Gold rockets toward $2,000 as China-U.S. tensions rise
Updated 15:31, 28-Jul-2020
Gold bars in the Austrian Gold and Silver Separating Plant in Vienna, Austria, December 15, 2017. /Reuters

Gold bars in the Austrian Gold and Silver Separating Plant in Vienna, Austria, December 15, 2017. /Reuters

Gold rocketed to record peaks at 1,980 U.S. dollars an ounce on Tuesday as investors weighed expectations for another U.S. stimulus package against concerns that rising tensions between the United States and China will slow the global economy's recovery from the coronavirus pandemic.

Gold climbed 160 U.S. dollars in just six sessions. Silver put on another 5 percent to reach 25.81 U.S. dollars on Tuesday, its highest since April 2013, and a gain of almost a third in seven sessions.

China took over the premises of the U.S. consulate in the southwestern city of Chengdu on Monday, after ordering that the facility be vacated in retaliation after the U.S. ordered the shutdown of China's consulate in Houston.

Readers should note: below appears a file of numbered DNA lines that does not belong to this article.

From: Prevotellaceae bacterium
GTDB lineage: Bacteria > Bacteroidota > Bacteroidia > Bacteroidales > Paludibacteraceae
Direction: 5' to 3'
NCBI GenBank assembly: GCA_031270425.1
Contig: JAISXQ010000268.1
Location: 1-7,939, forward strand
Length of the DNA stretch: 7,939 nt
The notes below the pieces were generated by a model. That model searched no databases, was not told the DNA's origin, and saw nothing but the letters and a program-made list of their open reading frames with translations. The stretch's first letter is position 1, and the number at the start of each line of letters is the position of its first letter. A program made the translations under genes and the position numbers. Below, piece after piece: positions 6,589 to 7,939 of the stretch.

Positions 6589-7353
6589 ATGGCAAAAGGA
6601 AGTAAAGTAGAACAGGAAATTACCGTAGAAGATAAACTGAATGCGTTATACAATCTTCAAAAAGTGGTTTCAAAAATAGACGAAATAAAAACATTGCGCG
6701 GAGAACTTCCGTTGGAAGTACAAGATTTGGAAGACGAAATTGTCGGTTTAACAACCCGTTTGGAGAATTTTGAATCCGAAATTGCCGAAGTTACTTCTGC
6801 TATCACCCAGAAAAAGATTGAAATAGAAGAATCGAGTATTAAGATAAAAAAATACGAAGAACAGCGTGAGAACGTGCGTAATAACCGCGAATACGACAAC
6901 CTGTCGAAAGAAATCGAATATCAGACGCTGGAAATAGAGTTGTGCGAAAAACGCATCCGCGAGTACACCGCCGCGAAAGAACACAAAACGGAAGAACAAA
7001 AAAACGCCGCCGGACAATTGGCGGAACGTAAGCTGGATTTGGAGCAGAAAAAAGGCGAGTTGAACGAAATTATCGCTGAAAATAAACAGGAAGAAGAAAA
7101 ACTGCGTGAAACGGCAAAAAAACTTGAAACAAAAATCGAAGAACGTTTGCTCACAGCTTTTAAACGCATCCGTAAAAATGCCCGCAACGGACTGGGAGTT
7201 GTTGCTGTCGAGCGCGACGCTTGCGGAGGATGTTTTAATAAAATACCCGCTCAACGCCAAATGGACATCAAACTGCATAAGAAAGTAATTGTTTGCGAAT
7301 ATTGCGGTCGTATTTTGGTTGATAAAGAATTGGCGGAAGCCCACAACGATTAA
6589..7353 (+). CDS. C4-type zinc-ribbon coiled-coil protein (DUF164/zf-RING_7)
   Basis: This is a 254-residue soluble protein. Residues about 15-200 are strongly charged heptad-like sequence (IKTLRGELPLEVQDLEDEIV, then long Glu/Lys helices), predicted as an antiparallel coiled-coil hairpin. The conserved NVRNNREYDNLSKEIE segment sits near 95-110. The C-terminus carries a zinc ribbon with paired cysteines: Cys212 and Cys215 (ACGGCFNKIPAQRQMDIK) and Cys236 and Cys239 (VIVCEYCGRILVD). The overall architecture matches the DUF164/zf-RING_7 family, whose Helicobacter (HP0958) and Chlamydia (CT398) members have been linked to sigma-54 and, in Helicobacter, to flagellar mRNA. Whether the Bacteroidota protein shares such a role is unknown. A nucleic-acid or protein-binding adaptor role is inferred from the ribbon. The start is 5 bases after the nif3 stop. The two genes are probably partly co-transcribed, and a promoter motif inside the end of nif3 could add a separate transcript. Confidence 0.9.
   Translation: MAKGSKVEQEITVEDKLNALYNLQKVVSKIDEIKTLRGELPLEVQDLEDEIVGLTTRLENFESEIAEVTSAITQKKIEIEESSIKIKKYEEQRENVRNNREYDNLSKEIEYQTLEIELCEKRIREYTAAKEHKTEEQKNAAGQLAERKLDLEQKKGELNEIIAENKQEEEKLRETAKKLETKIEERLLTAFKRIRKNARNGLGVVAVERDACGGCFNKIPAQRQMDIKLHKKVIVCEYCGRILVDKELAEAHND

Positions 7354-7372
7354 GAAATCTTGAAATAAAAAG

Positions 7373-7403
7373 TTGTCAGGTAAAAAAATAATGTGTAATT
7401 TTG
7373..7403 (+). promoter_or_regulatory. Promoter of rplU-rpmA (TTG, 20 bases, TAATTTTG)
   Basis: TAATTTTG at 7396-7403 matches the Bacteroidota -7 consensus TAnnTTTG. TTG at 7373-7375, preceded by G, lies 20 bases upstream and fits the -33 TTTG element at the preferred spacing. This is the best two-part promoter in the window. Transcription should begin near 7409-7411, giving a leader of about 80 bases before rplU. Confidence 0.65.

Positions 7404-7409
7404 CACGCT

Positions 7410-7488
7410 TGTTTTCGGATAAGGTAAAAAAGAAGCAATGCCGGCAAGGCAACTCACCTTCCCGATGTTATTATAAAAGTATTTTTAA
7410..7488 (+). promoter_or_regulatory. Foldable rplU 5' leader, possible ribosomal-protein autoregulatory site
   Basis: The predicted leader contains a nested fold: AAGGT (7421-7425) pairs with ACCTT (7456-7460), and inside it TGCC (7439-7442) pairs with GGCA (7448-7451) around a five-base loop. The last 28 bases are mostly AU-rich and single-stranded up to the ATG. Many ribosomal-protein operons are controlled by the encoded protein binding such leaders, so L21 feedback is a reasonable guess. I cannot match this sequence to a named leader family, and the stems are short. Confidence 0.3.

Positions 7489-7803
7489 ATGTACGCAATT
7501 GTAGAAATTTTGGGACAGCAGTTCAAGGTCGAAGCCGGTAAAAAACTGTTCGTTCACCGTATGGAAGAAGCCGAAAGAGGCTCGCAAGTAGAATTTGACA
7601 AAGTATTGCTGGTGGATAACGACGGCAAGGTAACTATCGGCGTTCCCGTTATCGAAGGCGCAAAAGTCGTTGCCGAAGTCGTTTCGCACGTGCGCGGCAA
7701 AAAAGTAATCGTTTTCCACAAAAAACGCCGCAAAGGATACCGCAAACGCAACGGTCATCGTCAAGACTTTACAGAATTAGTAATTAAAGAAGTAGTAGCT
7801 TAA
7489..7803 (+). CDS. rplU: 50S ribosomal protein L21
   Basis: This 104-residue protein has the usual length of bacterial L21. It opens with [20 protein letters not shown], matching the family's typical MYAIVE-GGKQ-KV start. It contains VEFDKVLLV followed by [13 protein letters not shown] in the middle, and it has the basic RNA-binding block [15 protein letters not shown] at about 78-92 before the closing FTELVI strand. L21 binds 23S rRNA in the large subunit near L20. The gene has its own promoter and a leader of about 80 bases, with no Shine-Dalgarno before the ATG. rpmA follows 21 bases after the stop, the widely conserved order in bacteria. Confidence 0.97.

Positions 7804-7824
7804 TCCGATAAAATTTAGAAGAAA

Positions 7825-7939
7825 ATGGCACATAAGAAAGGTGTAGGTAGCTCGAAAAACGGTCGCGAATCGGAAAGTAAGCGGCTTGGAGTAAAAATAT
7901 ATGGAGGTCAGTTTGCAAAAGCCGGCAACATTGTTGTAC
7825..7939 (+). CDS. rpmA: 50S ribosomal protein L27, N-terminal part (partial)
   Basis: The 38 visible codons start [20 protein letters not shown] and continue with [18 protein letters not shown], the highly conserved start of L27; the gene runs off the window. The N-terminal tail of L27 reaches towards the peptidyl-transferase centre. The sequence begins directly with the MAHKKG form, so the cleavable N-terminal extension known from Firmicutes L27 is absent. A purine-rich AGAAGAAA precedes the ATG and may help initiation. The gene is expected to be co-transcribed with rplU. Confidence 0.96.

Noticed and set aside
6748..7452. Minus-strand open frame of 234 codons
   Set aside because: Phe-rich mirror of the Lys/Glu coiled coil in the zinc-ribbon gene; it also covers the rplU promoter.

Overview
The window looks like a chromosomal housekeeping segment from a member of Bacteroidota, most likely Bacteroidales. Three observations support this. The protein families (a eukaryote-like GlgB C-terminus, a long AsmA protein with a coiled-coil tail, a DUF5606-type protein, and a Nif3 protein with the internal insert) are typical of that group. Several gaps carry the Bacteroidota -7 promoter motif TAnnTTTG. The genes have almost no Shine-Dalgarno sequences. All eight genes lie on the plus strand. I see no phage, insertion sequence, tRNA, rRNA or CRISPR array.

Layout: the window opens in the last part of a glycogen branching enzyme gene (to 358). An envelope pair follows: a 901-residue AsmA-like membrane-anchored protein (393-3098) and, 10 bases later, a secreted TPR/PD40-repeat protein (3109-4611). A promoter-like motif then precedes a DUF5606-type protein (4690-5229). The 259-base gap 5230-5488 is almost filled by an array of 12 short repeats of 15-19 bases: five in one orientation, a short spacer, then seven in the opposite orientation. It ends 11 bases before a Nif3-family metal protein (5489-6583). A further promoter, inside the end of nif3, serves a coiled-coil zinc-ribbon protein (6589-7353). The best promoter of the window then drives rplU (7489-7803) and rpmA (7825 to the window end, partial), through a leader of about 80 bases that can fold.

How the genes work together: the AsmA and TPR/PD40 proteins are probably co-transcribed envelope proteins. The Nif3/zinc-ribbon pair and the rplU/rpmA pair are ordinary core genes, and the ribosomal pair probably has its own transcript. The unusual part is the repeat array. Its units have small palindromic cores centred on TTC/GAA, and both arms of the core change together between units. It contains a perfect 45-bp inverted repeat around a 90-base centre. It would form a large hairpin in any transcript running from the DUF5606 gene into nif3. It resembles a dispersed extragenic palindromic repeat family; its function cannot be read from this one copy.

Hopes for a quick U.S. economic recovery are fading as coronavirus infections showed few signs of slowing.

That means the economy could suffer without fresh support from the government, with some earlier steps such as enhanced jobless benefits due to expire this month.

U.S. Senate Republicans were expected to unveil a 1-trillion-U.S.-dollar stimulus package late Monday. Treasury Secretary Steve Mnuchin said the package will contain extended unemployment benefits with 70 percent "wage replacement."

Concerns about the U.S. economic outlook have also started to weigh on the dollar. The dollar index, which measures the greenback against six other major currencies, dropped by 0.5 percent on Monday to its lowest level in nearly two years.

Benchmark 10-year U.S. Treasury notes last fell by 8/32 in price to yield 0.6135 percent, from 0.589 percent late on Friday.

"If you look at the fact that the dollar's been higher yielding than many other currencies for quite a while, and with some of the benefits of that being eroded ... and also the continued demand for a safe haven, it all plays into gold's strengthening," said Shafali Sachdev, the head of FX Asia at BNP Paribas Wealth Management in Singapore. "And at this point, there doesn't seem any obvious factor that could help the trend to draw to a close."

Graphic by CGTN's Sa Ren

Graphic by CGTN's Sa Ren